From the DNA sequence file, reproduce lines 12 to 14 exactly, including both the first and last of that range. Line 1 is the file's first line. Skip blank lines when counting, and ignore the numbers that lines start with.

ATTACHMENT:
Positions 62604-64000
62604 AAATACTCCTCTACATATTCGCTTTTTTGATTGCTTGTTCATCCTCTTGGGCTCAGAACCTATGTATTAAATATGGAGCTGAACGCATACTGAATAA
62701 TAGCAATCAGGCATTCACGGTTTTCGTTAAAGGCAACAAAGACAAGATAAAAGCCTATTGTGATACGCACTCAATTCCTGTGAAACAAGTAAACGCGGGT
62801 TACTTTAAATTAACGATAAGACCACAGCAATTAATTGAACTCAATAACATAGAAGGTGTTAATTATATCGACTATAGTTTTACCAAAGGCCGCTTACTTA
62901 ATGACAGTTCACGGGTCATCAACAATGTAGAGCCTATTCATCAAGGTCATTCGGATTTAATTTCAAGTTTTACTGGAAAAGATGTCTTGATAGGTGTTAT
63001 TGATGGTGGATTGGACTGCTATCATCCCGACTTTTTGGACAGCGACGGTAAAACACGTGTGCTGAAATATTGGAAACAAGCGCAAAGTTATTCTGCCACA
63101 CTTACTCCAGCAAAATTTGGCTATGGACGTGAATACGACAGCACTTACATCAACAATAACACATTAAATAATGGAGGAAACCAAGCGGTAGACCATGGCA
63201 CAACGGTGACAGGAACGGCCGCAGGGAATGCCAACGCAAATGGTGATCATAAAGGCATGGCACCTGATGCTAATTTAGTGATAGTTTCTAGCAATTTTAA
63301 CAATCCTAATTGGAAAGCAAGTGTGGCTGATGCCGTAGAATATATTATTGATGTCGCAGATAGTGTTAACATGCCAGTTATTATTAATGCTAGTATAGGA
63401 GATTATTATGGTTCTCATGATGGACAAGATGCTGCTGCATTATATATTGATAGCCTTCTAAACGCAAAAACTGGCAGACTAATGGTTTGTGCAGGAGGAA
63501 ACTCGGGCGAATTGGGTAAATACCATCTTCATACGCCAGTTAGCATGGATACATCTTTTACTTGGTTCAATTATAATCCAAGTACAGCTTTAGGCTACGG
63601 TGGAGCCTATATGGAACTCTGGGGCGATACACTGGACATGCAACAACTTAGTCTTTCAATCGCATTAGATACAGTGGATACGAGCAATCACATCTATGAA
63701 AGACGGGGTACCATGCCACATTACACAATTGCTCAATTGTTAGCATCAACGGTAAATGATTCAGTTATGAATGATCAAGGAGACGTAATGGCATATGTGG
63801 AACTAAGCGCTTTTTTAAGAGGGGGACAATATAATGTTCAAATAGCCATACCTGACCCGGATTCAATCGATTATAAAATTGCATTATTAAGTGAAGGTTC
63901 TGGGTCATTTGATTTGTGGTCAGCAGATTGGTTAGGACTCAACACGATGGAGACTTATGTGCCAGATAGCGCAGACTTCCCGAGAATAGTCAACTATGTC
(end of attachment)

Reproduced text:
63601 TGGAGCCTATATGGAACTCTGGGGCGATACACTGGACATGCAACAACTTAGTCTTTCAATCGCATTAGATACAGTGGATACGAGCAATCACATCTATGAA
63701 AGACGGGGTACCATGCCACATTACACAATTGCTCAATTGTTAGCATCAACGGTAAATGATTCAGTTATGAATGATCAAGGAGACGTAATGGCATATGTGG
63801 AACTAAGCGCTTTTTTAAGAGGGGGACAATATAATGTTCAAATAGCCATACCTGACCCGGATTCAATCGATTATAAAATTGCATTATTAAGTGAAGGTTC